My debt is paid there’s nothing that can separate my heart from your great love

Your love never fails and never gives up it never runs out on me…your love…it’s your love…God it’s your love.

~Jesus Culture

Short and Accurate Post on Life With a Teen Boy

Snapshot of a Week in the Life of Being the Mama of a Teen Boy:

Scenario 1: (Watching the garbage truck pull out)

Me: “Well hm. I guess I didn’t need to go into all that with the garbage guy. Sometimes I think I just talk too much.”

Teen boy: “Yeah.”

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Scenario 2: (In the hay field)

Teen boy: “Man mom, a cold lemonade sounds good right now.”

Me: “You want ME to fetch drinks? Hey I’m buckin hay here, not fetchin drinks. I’m not just a pretty face ya know.”

Teen boy: “No. You’re not.”

Me: “Uhhhh?”

Teen boy: “You’re the PRETTIEST face.”

~
And that, folks, pretty much sums up how it is living with the wild and growing creature we all call a Teenager.

 For I too was a son to my father, still tender, and cherished by my mother. Proverbs 4:2-3

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The Day in Which My Boy Turns 14 and I Write a Poem on My iPhone

He’s tall like the mountains today.

The wind moves the world
while the sea roils black.
And time, like the tide…
Rolls on.

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The Crow of the Rooster

Way back when, my husband used to call me and one of my besties a coupla’ hens.

We may have sounded a bit like em when we’d get to clucking about life and all the funny stuff that comes with it.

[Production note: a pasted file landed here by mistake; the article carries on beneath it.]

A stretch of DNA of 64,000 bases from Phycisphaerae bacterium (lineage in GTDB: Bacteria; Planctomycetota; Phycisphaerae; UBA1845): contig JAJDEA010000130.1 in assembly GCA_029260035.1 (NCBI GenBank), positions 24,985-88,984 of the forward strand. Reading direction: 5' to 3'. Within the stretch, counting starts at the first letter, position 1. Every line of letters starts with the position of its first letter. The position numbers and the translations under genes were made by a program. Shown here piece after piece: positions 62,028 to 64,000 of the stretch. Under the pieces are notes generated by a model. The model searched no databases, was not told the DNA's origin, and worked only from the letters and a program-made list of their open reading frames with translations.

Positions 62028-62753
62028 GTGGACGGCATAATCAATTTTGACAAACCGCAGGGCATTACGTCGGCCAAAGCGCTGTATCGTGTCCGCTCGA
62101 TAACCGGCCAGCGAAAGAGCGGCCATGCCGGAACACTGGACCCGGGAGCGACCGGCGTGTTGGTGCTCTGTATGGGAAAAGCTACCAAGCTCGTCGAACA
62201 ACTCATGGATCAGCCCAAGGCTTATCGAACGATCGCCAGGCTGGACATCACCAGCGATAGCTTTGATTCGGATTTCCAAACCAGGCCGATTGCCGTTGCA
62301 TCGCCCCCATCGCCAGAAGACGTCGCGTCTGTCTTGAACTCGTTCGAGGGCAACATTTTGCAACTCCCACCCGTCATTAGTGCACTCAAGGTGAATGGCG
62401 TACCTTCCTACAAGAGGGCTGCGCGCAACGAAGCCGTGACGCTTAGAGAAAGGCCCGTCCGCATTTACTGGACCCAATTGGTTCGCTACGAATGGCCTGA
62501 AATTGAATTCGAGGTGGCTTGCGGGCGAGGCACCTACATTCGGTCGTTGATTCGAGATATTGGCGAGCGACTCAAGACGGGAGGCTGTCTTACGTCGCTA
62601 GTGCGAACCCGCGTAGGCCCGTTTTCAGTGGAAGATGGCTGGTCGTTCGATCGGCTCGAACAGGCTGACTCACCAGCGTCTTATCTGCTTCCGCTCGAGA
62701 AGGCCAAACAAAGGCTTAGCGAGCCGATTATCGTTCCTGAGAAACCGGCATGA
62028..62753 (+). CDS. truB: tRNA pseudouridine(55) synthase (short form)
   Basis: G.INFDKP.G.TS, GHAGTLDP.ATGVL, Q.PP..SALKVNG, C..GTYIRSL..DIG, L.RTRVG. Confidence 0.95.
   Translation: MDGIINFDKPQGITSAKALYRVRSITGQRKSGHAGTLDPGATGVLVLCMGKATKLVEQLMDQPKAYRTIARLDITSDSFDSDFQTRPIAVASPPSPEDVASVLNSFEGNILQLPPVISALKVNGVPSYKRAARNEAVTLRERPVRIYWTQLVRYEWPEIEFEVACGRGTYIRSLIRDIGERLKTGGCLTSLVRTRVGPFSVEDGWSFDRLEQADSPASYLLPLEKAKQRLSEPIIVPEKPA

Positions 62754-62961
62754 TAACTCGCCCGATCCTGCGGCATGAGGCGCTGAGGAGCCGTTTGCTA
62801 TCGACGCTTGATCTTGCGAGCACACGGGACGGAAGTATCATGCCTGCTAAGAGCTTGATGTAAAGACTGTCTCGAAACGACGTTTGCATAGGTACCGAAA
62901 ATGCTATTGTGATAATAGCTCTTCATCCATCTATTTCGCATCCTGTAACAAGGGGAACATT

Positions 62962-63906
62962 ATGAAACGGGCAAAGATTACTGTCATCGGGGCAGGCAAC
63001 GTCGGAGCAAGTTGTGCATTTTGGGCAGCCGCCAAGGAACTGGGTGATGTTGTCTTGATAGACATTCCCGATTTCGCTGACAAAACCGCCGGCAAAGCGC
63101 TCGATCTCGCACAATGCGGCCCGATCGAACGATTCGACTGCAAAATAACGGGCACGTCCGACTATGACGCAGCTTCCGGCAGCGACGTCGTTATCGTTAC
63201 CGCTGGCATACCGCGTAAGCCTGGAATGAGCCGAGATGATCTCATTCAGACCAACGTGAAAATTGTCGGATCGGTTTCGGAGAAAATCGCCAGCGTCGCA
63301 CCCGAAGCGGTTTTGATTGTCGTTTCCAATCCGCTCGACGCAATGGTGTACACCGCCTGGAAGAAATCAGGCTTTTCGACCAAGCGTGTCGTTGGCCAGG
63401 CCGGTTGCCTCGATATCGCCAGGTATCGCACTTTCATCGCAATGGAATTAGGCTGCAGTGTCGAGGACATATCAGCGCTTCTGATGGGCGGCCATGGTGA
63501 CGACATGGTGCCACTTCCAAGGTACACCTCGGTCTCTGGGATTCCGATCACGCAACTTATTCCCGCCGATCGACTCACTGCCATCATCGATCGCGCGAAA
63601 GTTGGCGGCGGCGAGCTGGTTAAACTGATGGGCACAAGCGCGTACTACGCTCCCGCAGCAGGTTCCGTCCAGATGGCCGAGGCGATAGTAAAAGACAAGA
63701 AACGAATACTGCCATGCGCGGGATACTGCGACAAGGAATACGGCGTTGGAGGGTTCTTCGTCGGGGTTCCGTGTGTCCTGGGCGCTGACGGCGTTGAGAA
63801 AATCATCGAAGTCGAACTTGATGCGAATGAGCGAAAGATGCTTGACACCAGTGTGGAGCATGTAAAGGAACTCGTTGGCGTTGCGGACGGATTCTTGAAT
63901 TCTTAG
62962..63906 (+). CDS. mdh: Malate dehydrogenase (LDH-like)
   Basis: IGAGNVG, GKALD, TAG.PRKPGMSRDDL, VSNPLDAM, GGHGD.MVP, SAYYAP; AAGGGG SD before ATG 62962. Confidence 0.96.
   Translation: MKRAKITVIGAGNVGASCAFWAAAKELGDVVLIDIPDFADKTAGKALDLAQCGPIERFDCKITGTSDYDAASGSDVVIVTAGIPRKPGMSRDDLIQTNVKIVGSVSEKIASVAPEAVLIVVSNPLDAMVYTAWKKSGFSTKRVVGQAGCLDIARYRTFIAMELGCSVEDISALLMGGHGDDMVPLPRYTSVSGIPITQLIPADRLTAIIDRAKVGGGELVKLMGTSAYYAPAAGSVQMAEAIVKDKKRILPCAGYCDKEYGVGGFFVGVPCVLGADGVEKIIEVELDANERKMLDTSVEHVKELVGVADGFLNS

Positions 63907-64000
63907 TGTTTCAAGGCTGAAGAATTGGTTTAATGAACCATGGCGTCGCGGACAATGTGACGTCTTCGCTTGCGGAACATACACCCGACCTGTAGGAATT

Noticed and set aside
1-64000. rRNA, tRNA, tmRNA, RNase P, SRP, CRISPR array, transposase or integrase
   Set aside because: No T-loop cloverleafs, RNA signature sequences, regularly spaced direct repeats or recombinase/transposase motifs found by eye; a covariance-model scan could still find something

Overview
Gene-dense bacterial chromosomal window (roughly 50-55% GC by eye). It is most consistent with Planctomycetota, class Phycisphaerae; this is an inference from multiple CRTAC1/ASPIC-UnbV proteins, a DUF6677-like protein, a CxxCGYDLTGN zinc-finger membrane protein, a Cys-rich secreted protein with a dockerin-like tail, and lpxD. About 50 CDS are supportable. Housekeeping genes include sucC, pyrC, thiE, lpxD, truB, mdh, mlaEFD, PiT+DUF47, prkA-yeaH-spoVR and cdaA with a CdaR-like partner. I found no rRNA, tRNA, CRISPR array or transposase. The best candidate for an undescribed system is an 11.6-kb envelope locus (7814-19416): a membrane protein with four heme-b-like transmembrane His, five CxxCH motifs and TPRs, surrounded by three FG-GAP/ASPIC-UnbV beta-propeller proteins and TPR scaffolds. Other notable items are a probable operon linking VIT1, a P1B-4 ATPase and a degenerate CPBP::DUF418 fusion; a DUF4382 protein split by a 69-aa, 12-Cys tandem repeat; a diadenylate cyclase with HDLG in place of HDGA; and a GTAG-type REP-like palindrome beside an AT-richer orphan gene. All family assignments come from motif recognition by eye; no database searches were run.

I never took it in a bad way though…it was more of an endearing little compliment, especially because his eyes would sparkle when he’d smile at us.

Like he thought we were cute when we’d get to giggling.

I don’t think it was an endearing compliment though, when one of the gentlemen on a neighborhood chat page called a handful of us women “hens in a house”.

Something tells me his heart wasn’t swelling in adoration over the feminine laughter that can tend toward a cackle when something’s really funny.

No, I didn’t get the impression he was complimenting us at all.

We were disagreeing with him you see.

And not everyone likes it when you disagree with them.

That’s when they’ll resort to name calling.

And that night, as I read his comments and the ones that followed from various hens, I couldn’t help but wonder why no one mentioned the very first thing that popped into my mind when I read his comment.

Yep, you know what’s comin’…

Roosters.

I sure don’t want to focus on this poor guy too long because some folks just have a knack for saying what’s on their mind without thinking it through. And, because I’m a writer, I always have to think things through twice; once before I say them, and again before I write them. So I just sat on his comment a while and thought I’d let it slide on by like we all do when someone opens their mouth and lets something rude slip out.

But as I read the thread, the irony of his analogy did make me giggle as I knew there were at least two of us in the chat group who are die hard chicken farmers.